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FDA Approves Calquence for Mantle Cell Lymphoma

Calquence (acalabrutinib) was granted an accelerated approval by the FDA to treat adult patients with mantle cell lymphoma (MCL) following at least one prior therapy. The approval was based on objective response rates (ORR) in a single-arm trial.
BY Silas Inman
PUBLISHED October 31, 2017
Calquence (acalabrutinib) was granted an accelerated approval by the FDA to treat adult patients with mantle cell lymphoma (MCL) following at least one prior therapy. The approval was based on objective response rates (ORR) in a single-arm trial.

The approval was based on findings from the 124-patient ACE-LY-004 phase 2 trial, in which the investigator assessed objective response rate (ORR) was 81 percent with Calquence. The complete response (CR) rate with acalabrutinib was 40 percent and the partial response (PR) rate was 41 percent.

In the 124-patient phase 2 trial, the ORR was 81 percent with Calquence, which was evenly split between complete responses (40 percent) and partial responses (41 percent). The approval for the novel BTK inhibitor arrived several months ahead of expectations under the Prescription Drug User Fee Act and followed a breakthrough therapy designation from the FDA for MCL in early August.

“Mantle cell lymphoma is a particularly aggressive cancer,” Richard Pazdur, M.D., director of the FDA’s Oncology Center of Excellence and acting director of the Office of Hematology and Oncology Products in the FDA’s Center for Drug Evaluation and Research, said in a statement. “For patients who have not responded to treatment or have relapsed, Calquence provides a new treatment option that has shown high rates of response for some patients in initial studies.”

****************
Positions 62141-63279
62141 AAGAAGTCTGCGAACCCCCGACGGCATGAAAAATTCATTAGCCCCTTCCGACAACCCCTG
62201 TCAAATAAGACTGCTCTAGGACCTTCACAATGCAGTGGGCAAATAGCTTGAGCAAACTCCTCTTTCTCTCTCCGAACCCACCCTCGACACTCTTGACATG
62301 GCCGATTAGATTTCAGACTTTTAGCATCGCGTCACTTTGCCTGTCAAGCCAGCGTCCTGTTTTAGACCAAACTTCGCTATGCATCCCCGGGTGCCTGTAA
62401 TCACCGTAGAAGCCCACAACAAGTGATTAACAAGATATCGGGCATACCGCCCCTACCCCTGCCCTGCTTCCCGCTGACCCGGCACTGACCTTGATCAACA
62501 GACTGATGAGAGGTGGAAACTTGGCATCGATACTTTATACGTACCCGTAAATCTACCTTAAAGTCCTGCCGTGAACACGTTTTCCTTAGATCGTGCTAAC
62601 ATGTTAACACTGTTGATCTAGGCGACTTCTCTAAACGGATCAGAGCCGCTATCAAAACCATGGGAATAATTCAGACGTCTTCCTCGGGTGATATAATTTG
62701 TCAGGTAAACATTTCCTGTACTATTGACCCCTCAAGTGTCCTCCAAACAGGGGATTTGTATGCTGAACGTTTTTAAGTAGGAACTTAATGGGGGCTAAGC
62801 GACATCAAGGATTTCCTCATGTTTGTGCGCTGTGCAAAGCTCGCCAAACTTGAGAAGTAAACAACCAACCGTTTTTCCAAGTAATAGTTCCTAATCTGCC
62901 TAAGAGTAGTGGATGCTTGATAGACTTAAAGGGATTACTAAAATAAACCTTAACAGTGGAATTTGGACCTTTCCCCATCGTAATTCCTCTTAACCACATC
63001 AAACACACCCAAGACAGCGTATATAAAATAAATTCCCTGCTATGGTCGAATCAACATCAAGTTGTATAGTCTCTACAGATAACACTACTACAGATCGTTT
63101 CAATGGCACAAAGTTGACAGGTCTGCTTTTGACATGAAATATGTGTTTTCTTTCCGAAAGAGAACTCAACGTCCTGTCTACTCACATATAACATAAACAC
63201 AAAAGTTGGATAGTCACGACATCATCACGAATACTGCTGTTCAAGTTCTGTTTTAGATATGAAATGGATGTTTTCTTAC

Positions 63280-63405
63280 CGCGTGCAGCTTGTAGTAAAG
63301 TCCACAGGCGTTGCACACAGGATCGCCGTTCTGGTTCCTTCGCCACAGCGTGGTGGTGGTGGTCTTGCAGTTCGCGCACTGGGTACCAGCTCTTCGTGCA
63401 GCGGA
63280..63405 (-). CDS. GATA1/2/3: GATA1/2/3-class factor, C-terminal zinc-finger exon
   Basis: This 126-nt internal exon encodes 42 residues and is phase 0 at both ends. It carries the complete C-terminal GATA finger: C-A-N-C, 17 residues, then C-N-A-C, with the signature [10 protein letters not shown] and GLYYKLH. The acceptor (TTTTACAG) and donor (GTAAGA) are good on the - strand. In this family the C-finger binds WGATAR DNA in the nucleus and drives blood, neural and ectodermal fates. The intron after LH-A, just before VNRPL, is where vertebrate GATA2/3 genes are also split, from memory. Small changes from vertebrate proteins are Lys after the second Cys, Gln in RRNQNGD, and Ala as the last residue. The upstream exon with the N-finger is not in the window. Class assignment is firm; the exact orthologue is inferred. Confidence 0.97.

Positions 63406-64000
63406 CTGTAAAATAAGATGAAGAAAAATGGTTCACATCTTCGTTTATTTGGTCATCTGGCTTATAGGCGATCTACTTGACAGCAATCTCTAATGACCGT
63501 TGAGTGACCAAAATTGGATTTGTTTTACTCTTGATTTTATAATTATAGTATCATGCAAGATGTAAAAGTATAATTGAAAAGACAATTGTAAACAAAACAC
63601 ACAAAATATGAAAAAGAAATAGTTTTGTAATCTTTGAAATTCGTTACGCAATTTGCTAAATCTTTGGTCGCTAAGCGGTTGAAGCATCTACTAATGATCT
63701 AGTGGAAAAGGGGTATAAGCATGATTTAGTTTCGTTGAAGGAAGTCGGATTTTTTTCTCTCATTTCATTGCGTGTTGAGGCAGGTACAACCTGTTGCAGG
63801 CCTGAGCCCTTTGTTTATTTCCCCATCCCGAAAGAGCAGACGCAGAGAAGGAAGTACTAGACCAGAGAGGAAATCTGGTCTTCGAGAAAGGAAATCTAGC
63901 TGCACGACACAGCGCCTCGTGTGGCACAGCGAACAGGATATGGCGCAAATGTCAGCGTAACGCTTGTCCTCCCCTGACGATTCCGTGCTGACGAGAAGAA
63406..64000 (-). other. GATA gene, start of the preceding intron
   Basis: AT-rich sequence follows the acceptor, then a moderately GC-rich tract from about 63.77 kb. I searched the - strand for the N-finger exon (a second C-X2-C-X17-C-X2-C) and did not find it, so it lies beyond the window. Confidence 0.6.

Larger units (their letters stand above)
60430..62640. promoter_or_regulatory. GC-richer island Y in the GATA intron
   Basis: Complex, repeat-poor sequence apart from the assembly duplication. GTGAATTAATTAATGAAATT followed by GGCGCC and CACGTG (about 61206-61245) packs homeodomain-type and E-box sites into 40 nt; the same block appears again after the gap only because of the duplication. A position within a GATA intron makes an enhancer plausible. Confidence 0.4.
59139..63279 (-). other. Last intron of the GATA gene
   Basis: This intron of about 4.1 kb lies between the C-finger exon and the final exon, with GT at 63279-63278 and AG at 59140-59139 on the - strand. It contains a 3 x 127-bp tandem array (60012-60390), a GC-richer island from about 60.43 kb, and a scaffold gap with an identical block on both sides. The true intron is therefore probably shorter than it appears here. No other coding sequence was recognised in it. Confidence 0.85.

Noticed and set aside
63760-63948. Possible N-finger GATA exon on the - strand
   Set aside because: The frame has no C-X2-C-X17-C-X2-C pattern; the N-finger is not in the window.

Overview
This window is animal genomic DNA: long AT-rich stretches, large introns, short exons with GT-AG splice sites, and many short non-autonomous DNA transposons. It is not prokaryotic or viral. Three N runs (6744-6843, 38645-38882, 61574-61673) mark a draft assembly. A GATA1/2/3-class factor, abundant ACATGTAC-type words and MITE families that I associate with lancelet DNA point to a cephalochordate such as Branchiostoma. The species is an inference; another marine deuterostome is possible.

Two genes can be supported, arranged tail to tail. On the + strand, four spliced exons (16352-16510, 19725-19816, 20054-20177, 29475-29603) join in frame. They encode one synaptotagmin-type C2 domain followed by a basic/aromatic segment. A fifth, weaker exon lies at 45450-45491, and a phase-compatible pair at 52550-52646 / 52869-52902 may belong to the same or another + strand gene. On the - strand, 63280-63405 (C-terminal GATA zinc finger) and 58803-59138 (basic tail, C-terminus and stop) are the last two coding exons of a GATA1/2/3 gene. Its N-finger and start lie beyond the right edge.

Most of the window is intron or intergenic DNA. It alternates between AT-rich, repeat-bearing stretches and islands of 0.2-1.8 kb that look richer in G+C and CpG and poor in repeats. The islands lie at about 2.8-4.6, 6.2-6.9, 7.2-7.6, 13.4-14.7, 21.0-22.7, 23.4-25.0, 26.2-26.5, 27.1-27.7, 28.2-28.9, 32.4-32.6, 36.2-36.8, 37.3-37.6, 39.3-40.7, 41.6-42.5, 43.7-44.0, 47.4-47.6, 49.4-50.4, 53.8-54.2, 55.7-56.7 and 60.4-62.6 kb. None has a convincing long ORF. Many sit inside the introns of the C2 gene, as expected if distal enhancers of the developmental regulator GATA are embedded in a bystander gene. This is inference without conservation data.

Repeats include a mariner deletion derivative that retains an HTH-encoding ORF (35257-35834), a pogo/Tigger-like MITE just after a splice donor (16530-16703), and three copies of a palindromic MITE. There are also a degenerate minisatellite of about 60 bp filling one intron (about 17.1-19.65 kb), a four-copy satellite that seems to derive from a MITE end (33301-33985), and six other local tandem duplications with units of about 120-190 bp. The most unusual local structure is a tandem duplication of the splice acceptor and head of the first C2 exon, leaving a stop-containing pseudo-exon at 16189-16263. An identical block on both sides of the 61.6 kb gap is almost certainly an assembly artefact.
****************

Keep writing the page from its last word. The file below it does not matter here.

In the ACE-LY-004 study, 124 patients with MCL received oral Calquence at 100 mg twice daily. The median age of patients was 68 years, and most were male (80 percent). The median time since diagnosis was 46.3 months and 93 percent of patients had an ECOG performance status of 0 or 1. The median number of prior treatments was two (range, 1-5), which included stem cell transplant for 18 percent of patients. Those treated with a prior BTK inhibitor were excluded from the trial.

At a median follow-up of 15.2 months, the ORR by independent review committee was 80 percent, which was comprised evenly of CR and PR rates of 40 percent. The median duration of response was not yet reached at the time of analysis, with responses ongoing at 20-plus months. The median time to best response was 1.9 months.

The most common adverse events (AEs) of any grade were anemia (46 percent), thrombocytopenia (44 percent), headache (39 percent), neutropenia (36 percent), diarrhea (31 percent), fatigue (28 percent), myalgia (21 percent) and bruising (21 percent), which is a known class effect for BTK inhibition. Most these bruising events were grade 1 in severity (19 percent). The most common grade 3 or higher AEs were neutropenia (15 percent), thrombocytopenia (12 percent), anemia (10 percent) and diarrhea (3.2 percent).

The median duration of treatment with Calquence was 16.6 months (range, 0.1-26.6), with 73.4 percent of patients receiving the medication for six or more months and 59.7 percent on treatment for at least year. Overall, dose reductions due to AEs were required for 1.6 percent of patients and dose discontinuations were required for 6.5% of patients.

The phase 3 ACE-LY-308 clinical trial is currently evaluating Calquence in combination with bendamustine and Rituxan (rituximab) (BR) versus placebo plus BR for patients with untreated MCL.
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